The University of Gloucestershire has been working with researchers from South Africa and Egypt to develop understanding of how new research methods to evaluate ecosystem services can help secure water and food security and therefore support poverty alleviation.
University researchers, Drs Julie Ingram and Kenny Lynch, won funding from the British Council to lead a 3-day workshop in Stellenbosch, South Africa, to equip early career researchers from the UK, Egypt and South Africa with tools for evaluating ecosystem services, which are crucial for our food and water security. Over 30 participants from Egypt, South Africa and UK took part in the workshop, which included visits to locations where the link between ecosystem services and food and water security is being actively researched.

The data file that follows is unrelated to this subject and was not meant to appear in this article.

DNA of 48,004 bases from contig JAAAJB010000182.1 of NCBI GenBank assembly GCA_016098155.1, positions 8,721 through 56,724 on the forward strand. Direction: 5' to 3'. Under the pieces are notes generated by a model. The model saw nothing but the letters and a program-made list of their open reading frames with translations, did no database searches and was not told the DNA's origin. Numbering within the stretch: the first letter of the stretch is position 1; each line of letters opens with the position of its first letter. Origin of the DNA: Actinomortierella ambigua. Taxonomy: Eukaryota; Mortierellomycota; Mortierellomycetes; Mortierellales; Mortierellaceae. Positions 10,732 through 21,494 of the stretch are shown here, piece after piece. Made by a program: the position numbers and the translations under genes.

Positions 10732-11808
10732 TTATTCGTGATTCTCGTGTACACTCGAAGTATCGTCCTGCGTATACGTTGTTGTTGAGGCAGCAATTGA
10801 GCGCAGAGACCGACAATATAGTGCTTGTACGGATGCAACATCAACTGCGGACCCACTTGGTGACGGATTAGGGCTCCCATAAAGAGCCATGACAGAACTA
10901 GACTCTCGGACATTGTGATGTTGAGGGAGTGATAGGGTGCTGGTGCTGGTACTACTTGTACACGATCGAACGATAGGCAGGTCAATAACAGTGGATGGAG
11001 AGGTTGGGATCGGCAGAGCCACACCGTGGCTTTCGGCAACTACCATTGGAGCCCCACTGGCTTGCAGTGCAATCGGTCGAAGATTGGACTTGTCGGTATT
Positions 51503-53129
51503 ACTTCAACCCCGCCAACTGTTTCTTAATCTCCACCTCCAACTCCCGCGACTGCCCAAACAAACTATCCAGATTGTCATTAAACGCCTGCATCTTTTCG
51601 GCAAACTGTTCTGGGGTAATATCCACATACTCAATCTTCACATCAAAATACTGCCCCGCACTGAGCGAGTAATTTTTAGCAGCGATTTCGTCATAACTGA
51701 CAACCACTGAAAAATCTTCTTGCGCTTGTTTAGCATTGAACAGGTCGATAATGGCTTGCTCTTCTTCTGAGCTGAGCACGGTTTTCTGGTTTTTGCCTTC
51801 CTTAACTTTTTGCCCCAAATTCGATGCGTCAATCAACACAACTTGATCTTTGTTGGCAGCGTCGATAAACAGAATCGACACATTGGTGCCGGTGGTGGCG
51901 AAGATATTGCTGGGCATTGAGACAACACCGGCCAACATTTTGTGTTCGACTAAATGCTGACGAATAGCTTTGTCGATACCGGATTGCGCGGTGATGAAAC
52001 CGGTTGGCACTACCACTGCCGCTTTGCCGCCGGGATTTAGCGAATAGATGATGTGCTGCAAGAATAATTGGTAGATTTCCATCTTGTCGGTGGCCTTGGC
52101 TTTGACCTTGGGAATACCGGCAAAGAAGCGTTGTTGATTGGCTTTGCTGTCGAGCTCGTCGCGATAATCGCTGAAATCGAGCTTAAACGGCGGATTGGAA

Human impact on ecosystems, such as over-exploitation of water resources and land degradation, threatens our biodiversity and the ability to support human well-being depends largely on how the ecosystems are managed. This is the same whether in Gloucestershire or in Africa, although the consequences for poorer populations in developing countries are far more serious.